REFERENCES
1. Pharmacovigilance Programme of India (PvPI) for Assuring Drug Safety. Available at: http://www.cdsco.nic.in/pharmacovigilance. htm Pharmacovigilance Programme of India (PvPI) for Assuring Drug Safety. Available athttp://www.cdsco.nic.in/pharmacovigilance.htm.
2. World Health Organization. International drug monitoring: the role of national centres. Report of a WHO meeting. World Health Organ Tech Rep Ser. 1972;498:1-25.
3. Srinivasan R, Ramya G. Adverse drug reaction causality assessment. Int J Res Pharm Chem. 2011;1(3):606-11.
4. Pirmohamed M, James S, Meakin S, Green C, Scott AK, Walley TJ, et al. Adverse drug reactions as cause of admission to hospital: prospective analysis of 18820 patients. Br Med J. 2004;329:15-9. [DOI via Crossref]    [Pubmed]    [PMC Free Fulltext]   
5. Lazarou J, Pomeranz BH, Corey PN. Incidence of adverse drug reactions in hospitalized patients: a meta-analysis of prospective studies. JAMA. 1998;279:1200-55. [DOI via Crossref]    [Pubmed]   
6. World Health Organization. Safety of Medicines: A Guide to Detecting and Reporting Adverse Drug Reactions. Geneva, Switzerland: WHO/EDM/QSM, 2002.
7. Sangeetha. Pharmacovigilance: the extent of awareness among the final year students, interns and postgraduates in a government teaching hospital. J Clin Diagn Res. 2012;6(7):1248-53.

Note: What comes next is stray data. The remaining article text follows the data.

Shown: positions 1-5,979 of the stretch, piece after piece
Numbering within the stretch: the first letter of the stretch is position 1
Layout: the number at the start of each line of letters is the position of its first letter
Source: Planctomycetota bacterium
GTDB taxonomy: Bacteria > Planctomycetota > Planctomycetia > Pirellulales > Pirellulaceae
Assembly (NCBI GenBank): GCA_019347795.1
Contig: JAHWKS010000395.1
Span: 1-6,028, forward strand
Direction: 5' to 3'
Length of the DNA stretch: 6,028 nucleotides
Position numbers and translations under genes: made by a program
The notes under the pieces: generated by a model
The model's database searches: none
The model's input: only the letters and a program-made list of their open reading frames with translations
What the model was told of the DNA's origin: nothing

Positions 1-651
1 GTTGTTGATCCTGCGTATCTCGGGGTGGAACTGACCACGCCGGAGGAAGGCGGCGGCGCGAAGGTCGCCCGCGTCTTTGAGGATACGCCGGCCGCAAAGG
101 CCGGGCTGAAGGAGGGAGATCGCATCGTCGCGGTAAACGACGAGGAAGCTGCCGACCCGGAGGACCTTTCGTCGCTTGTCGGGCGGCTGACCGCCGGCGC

8. Elizabeth ST, Kia RA, Yagnik RM, Nagaraju K. Knowledge, attitude and skills of nurses of Delhi towards adverse drug reaction reporting. Indian J Pharm Pract. 2012;5:45-51.
9. Pharmacovigilance Programme in India (PvPI)—Indian Scenario. Available at: http://www.ipc.gov.in/PvPI/Pv_home.html [accessed November 6, 2015] Pharmacovigilance Programme in India (PvPI)—Indian Scenario. Available at: http://www.ipc.gov.in/PvPI/Pv_home.html [accessed November 6, 2015].
10. Gupta P, Udupa A. Adverse drug reaction reporting and pharmacovigilance: knowledge, attitudes and perceptions amongst resident doctors. J Pharm Sci Res. 2011;3:1064-9.
11. Desi CK, Iyer G, Panchal J, Sah S, Dixit RK. An evolution of knowledge, attitude and practice of adverse drug reaction reporting among prescribers at a tertiary care hospital. Perspect Clin Res. 2011;2:129-36. [DOI via Crossref]    [Pubmed]    [PMC Free Fulltext]   
12. Singh H, Bajaj JK, Kumar R. A survey on the knowledge, attitude, and the practice of pharmacovigilance among the health care professional in a teaching hospital in northern India. J Clin Diagn Res. 2013;7:97-9.
13. Subish P, Izham MM, Mishra P. Evolution of knowledge, attitude and practices on adverse drug reactions and pharmacovigilance in a Nepalese hospital: a preliminary study. Internet J Pharmacol. 2008;6:1.